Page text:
- 60 to 75% = Alzheimer’s and mixed (Alzheimer’s and vascular dementia) type
- 10 to 15% are Lewy body type
- Remaining types being of an entire spectrum of dementias including frontotemporal lobar degeneration, alcoholic dementia, pure vascular dementia, etc
Presenting symptoms / signs:
- Fluctuating cognition with great variations in attention and alertness from day to day and hour to hour
- Recurrent visual hallucinations (observed in 75% of people with DLB)
- Motor features of Parkinson’s. Suggestive symptoms are rapid eye movement, (REM)-sleep behavior disorder and abnormalities detected in PET or SPECT scans
- Additional features may include = Parkinson’s features, tremors are less common in DLB than in Parkinson’s disease, problems with orthostasis, transient loss of consciousness, hypersensitivity to neuroleptic and antiemetic medications that affect dopaminergic and cholinergic systems.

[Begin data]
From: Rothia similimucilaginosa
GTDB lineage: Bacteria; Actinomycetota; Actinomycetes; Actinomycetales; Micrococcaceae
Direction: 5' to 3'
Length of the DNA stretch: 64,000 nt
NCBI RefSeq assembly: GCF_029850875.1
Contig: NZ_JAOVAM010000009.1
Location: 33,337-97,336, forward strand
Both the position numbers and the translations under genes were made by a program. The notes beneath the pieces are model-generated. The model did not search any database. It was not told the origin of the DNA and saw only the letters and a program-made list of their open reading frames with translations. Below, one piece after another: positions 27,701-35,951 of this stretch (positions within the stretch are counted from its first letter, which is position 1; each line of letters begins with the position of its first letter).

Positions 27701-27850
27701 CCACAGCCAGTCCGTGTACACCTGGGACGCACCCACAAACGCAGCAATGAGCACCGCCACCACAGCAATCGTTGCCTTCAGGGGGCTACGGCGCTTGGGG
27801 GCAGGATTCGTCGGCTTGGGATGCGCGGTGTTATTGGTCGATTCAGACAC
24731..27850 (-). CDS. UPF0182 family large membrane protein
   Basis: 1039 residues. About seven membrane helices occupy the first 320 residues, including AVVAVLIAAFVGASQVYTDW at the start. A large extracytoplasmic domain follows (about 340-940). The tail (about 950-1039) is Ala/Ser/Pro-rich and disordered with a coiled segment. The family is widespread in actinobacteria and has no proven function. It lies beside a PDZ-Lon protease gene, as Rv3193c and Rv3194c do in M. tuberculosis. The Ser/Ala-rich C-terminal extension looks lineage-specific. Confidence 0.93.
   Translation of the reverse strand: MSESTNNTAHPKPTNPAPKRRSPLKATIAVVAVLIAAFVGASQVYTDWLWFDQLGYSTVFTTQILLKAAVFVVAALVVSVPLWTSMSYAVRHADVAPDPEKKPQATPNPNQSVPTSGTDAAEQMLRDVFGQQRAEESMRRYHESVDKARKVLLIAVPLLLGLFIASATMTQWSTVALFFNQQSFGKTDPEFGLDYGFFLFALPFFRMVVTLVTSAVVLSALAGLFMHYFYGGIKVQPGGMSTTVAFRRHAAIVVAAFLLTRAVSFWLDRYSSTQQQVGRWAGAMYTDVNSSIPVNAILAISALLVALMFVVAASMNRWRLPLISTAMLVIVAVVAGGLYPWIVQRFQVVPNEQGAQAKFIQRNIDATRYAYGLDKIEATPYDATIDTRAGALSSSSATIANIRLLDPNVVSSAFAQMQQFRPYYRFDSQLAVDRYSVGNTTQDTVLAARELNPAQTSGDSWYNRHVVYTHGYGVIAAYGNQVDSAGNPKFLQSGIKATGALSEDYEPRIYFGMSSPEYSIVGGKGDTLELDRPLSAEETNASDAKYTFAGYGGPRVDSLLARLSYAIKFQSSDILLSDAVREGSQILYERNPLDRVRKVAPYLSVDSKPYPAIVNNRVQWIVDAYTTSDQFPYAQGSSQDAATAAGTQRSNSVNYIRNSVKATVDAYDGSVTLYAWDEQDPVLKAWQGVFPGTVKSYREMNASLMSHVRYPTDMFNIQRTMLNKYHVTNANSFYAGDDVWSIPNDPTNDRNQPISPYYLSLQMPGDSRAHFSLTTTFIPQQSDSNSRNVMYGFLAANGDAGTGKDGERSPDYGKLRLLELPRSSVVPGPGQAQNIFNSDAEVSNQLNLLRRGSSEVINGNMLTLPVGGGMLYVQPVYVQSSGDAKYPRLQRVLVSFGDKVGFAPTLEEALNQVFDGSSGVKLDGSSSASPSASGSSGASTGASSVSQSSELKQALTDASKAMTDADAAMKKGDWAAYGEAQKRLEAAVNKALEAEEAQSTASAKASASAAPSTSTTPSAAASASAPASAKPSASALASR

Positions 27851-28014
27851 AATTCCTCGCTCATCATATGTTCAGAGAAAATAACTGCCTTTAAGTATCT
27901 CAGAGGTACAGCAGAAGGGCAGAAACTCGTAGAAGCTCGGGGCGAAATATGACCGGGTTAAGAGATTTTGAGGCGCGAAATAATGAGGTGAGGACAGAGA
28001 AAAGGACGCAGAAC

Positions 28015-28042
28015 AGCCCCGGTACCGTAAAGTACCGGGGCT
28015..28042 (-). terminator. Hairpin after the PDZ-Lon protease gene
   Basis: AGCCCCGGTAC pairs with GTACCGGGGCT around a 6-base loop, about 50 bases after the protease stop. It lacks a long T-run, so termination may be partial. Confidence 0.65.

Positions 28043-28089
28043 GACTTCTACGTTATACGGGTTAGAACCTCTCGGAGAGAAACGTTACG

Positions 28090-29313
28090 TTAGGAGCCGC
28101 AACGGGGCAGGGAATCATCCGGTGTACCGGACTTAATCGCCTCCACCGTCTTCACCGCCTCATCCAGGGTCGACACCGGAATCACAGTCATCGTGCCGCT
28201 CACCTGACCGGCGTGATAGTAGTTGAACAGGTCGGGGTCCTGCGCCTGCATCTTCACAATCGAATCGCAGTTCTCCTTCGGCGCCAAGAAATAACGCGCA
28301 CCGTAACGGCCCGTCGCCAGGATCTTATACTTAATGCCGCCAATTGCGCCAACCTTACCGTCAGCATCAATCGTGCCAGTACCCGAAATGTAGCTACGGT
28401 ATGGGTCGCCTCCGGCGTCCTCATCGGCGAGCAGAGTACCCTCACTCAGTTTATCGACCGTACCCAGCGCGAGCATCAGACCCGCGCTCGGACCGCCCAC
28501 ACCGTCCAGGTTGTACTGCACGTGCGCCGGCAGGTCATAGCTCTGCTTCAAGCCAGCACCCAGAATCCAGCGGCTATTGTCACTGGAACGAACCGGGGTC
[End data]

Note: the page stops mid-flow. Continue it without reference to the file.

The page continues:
- Possibly – PARK11 gene, APOE.
DLB = the loss of cholinergic (acetylcholine-producing) neurons is thought to account for the degradation of cognitive functioning, as in Alzheimer’s disease; while the loss of dopaminergic (dopamine-producing) neurons is thought to account for the degradation of motor control, as in Parkinson’s disease
- Treatment of the movement portion of the disease can worsen hallucinations and psychosis, while treatment of hallucinations and psychosis can worsen parkinsonian symptoms
- Cholinesterase inhibitors, donepezil (Aricept), rivastigmine (Exelon) and galantamine – tx cognitive problems
- Memantine, sinemet, clonazepam
- Botulinum toxin injections in the parotid glands may help with sialorrhea. Other medications, such as methylphenidate and modafinil, may improve daytime alertness.
- Palliative – no tx can stop disease progression.. thus caregiving is very important and incredibly demanding – always explore how the caregiver is feeling and coping with this task.